Portland-area U.S. House Representative Earl Blumenauer will unveil his “Commuter Relief Act” at a luncheon on May 18th. The legislation would make it easier to bike and take transit to work by improving existing federal policy that prioritizes driving alone over other modes.
Calling it a “matter of equity,” Blumenauer has worked for years to make it easier for employers to encourage non single-occupancy motor-vehicle commutes. Back in October 2008, his bike commuter tax benefit finally passed. It was a good first step; but it is anemic (offering just $20 a month for bicycling) and unnecessarily opaque (read a FAQ about it here).
Now, Blumenauer is working on a host of new provisions that would reward existing bike commuters and, hopefully, encourage others to give it a try.
U.S. Congressman Earl Blumenauer (D-OR) is looking to introduce a new bill to Congress next week that would create a $2 billion grant program that would hasten investment in biking, walking, and other “active transportation options”.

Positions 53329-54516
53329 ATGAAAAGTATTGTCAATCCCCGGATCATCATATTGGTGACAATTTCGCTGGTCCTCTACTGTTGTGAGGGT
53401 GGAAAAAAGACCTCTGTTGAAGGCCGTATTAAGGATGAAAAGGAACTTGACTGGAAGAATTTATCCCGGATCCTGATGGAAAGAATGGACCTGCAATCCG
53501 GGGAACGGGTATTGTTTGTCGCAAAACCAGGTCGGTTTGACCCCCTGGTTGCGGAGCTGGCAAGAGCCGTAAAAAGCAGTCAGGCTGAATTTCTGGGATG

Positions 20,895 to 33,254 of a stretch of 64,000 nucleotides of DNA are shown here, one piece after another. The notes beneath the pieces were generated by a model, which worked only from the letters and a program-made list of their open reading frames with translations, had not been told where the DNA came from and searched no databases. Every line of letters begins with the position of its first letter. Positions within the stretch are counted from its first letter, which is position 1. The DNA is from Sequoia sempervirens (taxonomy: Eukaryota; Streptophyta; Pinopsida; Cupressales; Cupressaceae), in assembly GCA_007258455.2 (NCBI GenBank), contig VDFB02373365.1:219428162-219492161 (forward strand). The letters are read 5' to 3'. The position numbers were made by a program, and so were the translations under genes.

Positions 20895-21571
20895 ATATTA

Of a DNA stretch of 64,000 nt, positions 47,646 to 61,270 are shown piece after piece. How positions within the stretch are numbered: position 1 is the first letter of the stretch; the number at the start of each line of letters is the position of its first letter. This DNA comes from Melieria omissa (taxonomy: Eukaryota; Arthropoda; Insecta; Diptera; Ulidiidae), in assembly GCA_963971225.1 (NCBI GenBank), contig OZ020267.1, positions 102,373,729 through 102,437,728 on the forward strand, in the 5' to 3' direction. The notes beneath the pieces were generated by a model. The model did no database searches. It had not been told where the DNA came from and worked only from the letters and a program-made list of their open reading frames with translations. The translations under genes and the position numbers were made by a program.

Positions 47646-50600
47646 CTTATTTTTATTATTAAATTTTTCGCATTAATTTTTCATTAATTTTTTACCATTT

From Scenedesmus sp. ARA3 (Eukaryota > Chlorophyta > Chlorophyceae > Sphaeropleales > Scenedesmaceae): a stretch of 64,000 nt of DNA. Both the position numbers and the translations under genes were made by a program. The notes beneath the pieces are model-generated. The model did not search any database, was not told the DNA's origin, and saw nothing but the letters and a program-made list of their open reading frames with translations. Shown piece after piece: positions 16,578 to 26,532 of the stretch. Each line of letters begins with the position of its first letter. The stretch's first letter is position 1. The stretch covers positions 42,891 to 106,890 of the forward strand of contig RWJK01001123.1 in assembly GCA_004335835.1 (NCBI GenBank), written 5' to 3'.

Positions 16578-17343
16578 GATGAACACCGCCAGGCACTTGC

Blumenauer’s office sent out a one pager and a PDF of the bill today, saying that the proposed legislation has already been vetted with national organizations and leaders, but that they are currently in negotiations to secure a Republican co-sponsor. The bill would look to increase mode share for biking and walking through “concentrated funding for active transportation networks”. “It is time for the federal government to support communities’ infrastructure investment,” the statement says.
The House Climate Bill that is set for a vote this Friday could help fill a transportation investment pot that states could put toward bike projects.
The American Clean Energy and Security Act (H.R. 2454) would raise money from polluters that go over their allowed emissions levels, an amount estimated to be $70 billion by 2010. Earlier this week, the House agreed that 10% of that money would go directly to states to use for a variety of transportation projects — including “bicycle facilities”.